Impact Publications : MiceBTN_58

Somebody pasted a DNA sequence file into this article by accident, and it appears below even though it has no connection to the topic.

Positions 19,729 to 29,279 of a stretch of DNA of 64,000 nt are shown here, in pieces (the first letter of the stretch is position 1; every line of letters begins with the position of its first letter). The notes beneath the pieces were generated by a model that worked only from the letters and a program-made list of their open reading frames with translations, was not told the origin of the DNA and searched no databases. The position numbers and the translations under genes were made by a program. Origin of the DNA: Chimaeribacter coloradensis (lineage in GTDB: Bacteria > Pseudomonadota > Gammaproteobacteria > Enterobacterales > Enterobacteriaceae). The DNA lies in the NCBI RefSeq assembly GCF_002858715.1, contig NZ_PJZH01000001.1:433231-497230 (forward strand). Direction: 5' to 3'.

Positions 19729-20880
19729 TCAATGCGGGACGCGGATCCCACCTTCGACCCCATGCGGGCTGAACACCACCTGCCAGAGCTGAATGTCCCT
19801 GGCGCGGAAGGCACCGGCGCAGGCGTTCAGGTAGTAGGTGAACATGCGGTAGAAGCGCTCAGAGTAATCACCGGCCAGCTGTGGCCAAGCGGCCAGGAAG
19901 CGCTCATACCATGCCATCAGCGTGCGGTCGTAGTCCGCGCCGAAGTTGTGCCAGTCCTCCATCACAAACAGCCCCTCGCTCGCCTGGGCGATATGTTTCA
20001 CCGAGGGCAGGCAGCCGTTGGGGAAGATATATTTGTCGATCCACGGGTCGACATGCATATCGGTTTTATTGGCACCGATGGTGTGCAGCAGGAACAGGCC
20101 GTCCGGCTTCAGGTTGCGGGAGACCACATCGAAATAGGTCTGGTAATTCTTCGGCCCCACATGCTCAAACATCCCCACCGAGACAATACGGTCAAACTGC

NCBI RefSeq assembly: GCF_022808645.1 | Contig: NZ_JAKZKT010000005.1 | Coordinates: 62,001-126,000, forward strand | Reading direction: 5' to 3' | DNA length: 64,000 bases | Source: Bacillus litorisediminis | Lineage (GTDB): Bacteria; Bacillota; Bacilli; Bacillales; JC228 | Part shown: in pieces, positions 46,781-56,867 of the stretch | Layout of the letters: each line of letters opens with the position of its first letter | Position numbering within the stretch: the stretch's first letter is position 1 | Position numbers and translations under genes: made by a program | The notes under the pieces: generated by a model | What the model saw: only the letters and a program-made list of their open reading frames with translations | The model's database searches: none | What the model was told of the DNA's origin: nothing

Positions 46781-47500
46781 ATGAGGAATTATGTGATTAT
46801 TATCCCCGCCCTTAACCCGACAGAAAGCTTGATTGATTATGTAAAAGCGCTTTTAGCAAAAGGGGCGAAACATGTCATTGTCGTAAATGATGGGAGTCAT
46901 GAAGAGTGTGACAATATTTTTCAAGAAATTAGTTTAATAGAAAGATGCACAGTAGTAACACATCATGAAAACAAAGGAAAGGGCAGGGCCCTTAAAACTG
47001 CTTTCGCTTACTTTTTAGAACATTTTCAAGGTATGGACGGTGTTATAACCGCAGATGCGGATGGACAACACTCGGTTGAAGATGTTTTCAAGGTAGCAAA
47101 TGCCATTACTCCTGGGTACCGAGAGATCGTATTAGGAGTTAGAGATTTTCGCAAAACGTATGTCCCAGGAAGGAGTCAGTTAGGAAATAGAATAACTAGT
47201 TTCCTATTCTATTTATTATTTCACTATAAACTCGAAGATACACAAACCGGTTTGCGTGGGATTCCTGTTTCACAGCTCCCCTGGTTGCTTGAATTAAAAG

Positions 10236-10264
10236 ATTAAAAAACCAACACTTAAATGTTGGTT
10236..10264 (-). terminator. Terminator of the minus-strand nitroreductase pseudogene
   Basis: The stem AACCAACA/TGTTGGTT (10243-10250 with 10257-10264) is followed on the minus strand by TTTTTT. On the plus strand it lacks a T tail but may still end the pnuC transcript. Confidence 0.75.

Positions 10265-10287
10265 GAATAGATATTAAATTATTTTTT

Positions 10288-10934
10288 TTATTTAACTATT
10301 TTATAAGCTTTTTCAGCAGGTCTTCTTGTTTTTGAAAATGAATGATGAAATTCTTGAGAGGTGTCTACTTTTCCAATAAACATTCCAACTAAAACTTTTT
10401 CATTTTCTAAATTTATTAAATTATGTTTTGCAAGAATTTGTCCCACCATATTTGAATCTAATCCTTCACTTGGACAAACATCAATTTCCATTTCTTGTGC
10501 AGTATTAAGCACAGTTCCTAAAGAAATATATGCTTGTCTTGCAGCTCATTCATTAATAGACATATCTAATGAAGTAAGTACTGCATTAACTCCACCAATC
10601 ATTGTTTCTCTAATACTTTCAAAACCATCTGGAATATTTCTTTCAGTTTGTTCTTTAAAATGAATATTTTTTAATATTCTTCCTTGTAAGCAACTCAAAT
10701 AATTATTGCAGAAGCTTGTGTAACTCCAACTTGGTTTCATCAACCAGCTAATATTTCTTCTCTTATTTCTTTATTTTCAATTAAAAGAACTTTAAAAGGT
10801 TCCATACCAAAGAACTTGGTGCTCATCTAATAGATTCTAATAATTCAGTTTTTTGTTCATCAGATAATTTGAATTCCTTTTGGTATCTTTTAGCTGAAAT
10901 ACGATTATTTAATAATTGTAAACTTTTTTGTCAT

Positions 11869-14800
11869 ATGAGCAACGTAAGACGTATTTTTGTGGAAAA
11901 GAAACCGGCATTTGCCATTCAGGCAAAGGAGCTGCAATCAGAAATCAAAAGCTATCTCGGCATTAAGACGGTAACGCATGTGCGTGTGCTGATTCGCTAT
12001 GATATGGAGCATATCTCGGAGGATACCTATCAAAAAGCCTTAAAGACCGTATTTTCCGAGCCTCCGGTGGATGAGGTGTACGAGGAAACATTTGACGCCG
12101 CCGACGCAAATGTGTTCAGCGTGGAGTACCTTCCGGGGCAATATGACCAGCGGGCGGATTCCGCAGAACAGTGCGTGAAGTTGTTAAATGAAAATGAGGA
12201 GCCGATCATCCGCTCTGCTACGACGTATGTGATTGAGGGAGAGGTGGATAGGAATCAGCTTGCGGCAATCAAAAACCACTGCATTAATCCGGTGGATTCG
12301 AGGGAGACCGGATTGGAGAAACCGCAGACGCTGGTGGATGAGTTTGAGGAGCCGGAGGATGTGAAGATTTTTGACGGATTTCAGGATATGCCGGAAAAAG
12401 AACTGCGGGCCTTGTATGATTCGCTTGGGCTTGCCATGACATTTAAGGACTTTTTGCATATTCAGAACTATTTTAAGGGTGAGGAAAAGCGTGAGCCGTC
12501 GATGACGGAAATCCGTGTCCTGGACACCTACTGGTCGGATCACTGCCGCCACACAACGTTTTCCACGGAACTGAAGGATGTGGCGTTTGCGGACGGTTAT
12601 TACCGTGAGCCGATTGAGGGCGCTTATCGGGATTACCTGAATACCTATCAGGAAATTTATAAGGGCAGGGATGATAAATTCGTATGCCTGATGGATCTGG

Page 38 • MICEBTN - FEBRUARY 2015 interview is a powerful tool and enabler that will continue to increase in value for both organisations and attendees. However, I don’t think it is the be-all and end-all, because companies still want face-to- face engagement. Who is available to train presenters on how best to use these technologies effectively, so that their messages are enhanced and not confused? Organisations that want to incorpo- rate a virtual or hybrid strategy need to bring it into the meeting planning really early, at the beginning. Ameri- can Express Meetings & Events works in partnership with Nasdaq and we encourage organisers to work directly with Nasdaq early in the process to develop a customised solution to meet the needs of the particular organisation staging the meeting or event. When we talk of training presenters it is not necessarily a one size fits all. It is not necessarily going to have a training program incorporated in to it, but I encourage that early integration into the program so presenters are involved in the development of the product to be used. Is there a way for novice ‘hybrid meet- ings’ organisers to ease themselves into the genre, or is it all or nothing? Hybrid meetings as a concept was born purely out of a need by organ- isations that were not able to fully adopt virtual meetings. Going to all or nothing in the virtual space is somewhat overwhelming for organisations which is how the concept of hybrid meetings was born. Developing a hybrid solution is very much about taking baby steps where you start with the basics and work at a pace you feel comfortable with. You shouldn’t expect to be an expert 100 per cent of the time straight away. What dollar/time and other investments are required by venues and or organis- ers to deliver a hybrid meeting? Any new product in the market or new technology adoption rarely hap- pens without the occasional hiccough and some associated costs. The logis- tics of coordinating a hybrid meeting does involve some costs, based on the complexity of the meeting. If you are live streaming to multiple locations there is the cost of technicians and filming crews to coordinate the technology platform. However, one of the great benefits of hybrid meetings is that their costs can be offset if not quite substantially offset to an extent by a reduction in total logis- tics cost for the meeting. We find more often than not that costs level out when it comes to the bottom line of the meeting budget. What percentage of smartphone use does your research show at today’s most-sophisticated meetings? In the past 18-24 months we have seen an explosion of smartphone usage across the industry. And we are seeing it adopted primarily at public-based events. This includes conferences and exhibitions where attendees are really using the smartphone technology and apps. Where we are seeing a slower uptake is in the corporate space. This is because many organisations have security restrictions on company devices which can prevent the download and usage of apps. Are Apple, Microsoft and Android smart- phone devices all equally represented (and useful), or is there a hierarchy from a meetings organiser’s point of view? The use of devices is very much in line with public usage across the board. With our clients if they want to develop event apps we would decide on a preferred platform on a case by case basis depend- ing on their requirements. For example, if it was an employee only event, we would only need to consider the platform used by company-issued devices. If there were external participants however, we would need to be more smartphone neutral. What are the main trends and changes emerging in Asia and Australasia from American Express Meetings’ 2015 indus- try survey? Asia-Pacific and Australia are very much in line with global trends with one or two tweaks here and there. China is currently the dominant player in the region. Speak to any corporate organi- sation and they will talk about growth in China. The meetings industry is no dif- ferent. Growth is a little bit less in Hong Kong and Australia. They both enjoyed strong growth last year and now have stabilised in comparison to China. In Asia and Australia important issues that are driving change are compliance, security and costs. Macro trends we are see- ing include standardisation of approval processes. Organisations are getting more involved in making sure they are meeting compliance and security issues. Organisations are more concerned with volatile situations around the globe and about choosing safe and reliable capital cities for meetings and events. Surveys show that as many as 85 per cent of meetings will go to capital cities where security and costs are reliable. Costs for meetings and events are always a major From previous page. Explosion of smartphone usage Singapore: Number one destination for APAC MICE.